Corps Wants To Stop Drowning Trend Along Cumberland

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Corps Wants To Stop Drowning Trend Along Cumberland

CREATED Jul 2, 2014

by Adam Ghassemi

NASHVILLE, Tenn. – Last Fourth of July was a complete wash out, but Friday's forecast shows this year will be gorgeous. That means more people will be out at area pools and lakes. The U.S. Army Corps of Engineers wants to stop a deadly drowning trend up and down the Cumberland River.

When people head out on Percy Priest Lake this holiday weekend park rangers, like Amber Jones, will be watching.

"People have that mentality though it's not going to happen to them, that they're invincible,” Jones said.

The latest drowning happened Sunday when a 28-year-old man out boating with friends became the 11th person to die on a Corps lake this season. Police said he slipped and fell into the water, and wasn't wearing a life jacket. Rescuers recovered his body two hours later.

It's a scenario many agencies train for, but often can't reach a real victim in time.

Jones said stopping the trend means changing habits when it comes to life jackets.

"They now unconsciously put a seatbelt on, but they haven't developed that type of habit with life jackets,” she said.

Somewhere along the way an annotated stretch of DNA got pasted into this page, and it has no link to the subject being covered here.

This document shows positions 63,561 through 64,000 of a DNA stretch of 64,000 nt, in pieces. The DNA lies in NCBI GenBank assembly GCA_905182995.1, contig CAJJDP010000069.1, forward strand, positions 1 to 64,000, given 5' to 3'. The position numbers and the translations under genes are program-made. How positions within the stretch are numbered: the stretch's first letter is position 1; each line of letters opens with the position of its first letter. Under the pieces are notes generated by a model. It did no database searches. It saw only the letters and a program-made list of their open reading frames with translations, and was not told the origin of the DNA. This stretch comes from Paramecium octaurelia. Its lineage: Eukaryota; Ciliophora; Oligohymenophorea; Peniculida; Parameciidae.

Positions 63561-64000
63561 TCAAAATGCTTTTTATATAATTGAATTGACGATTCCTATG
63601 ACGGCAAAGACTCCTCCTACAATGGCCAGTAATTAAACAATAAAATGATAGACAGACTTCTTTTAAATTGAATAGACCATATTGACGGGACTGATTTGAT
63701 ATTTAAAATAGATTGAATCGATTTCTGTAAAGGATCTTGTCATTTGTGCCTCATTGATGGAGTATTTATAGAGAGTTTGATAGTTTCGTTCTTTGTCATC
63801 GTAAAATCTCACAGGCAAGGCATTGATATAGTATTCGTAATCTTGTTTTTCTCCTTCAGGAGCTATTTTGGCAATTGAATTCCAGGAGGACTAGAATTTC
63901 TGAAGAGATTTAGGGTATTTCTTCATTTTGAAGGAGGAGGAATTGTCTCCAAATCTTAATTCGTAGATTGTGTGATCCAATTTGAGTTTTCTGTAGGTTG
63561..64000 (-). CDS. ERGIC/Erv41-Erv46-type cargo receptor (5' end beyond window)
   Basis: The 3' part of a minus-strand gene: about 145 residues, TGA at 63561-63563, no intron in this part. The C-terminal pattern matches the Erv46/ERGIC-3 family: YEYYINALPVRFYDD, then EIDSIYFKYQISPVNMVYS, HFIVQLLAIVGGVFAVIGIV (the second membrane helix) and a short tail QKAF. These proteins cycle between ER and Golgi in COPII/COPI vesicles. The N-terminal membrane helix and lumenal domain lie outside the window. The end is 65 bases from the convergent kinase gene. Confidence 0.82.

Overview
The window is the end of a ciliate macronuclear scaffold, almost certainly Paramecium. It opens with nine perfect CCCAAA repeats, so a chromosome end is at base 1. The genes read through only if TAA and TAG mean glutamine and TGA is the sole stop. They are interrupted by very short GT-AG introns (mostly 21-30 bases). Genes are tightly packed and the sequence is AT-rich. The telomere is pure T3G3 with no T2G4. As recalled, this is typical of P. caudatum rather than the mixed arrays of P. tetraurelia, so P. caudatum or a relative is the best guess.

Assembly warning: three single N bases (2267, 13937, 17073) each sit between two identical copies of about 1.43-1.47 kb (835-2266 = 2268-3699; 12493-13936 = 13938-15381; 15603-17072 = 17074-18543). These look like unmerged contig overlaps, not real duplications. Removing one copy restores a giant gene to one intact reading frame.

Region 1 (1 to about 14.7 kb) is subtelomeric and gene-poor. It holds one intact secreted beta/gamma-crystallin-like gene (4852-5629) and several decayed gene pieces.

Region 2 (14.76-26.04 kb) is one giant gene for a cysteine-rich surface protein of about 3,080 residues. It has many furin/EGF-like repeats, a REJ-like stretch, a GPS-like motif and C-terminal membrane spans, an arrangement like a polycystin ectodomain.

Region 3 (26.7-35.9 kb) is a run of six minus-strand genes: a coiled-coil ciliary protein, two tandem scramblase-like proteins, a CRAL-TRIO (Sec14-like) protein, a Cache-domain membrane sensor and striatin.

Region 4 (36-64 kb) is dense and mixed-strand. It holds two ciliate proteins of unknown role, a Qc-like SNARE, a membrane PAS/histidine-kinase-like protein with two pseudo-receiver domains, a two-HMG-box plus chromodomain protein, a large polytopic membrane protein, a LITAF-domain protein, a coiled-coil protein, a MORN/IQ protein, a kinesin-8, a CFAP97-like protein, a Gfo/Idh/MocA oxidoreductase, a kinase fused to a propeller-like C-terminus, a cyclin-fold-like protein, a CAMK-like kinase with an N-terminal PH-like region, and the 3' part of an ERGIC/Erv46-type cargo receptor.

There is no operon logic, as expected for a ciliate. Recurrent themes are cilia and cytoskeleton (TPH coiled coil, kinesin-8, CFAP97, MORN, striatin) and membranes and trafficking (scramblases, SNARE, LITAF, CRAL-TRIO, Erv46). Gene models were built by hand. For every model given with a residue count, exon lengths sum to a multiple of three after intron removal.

There are life jackets for anyone to use at designated swimming areas around Percy Priest.

But life jackets are only half of the battle. The other part is getting kids who are scared, don't have access to or have never learned to learn how to swim.

"A lot of the population regardless of ethnicity is just under served. They simply do not have access to water,” said YMCA of Middle Tennessee Aquatics Director Erik Houston.

Houston runs a program called Learn To Swim that gives free lessons to 1st and 2nd graders from some of Nashville's poorest communities. Many are minorities who have to overcome a family fear of water.

"We want them to have a core set of skills that allow them to be safe and have the most fun in the water,” Houston said.

Legally, anyone 12 and under has to wear a life jacket while on a boat, but they strongly encourage anyone on a boat or swimming from shore to wear one.

Jones said, like always, they’ll also be out looking for boaters who drink and get behind the wheel.

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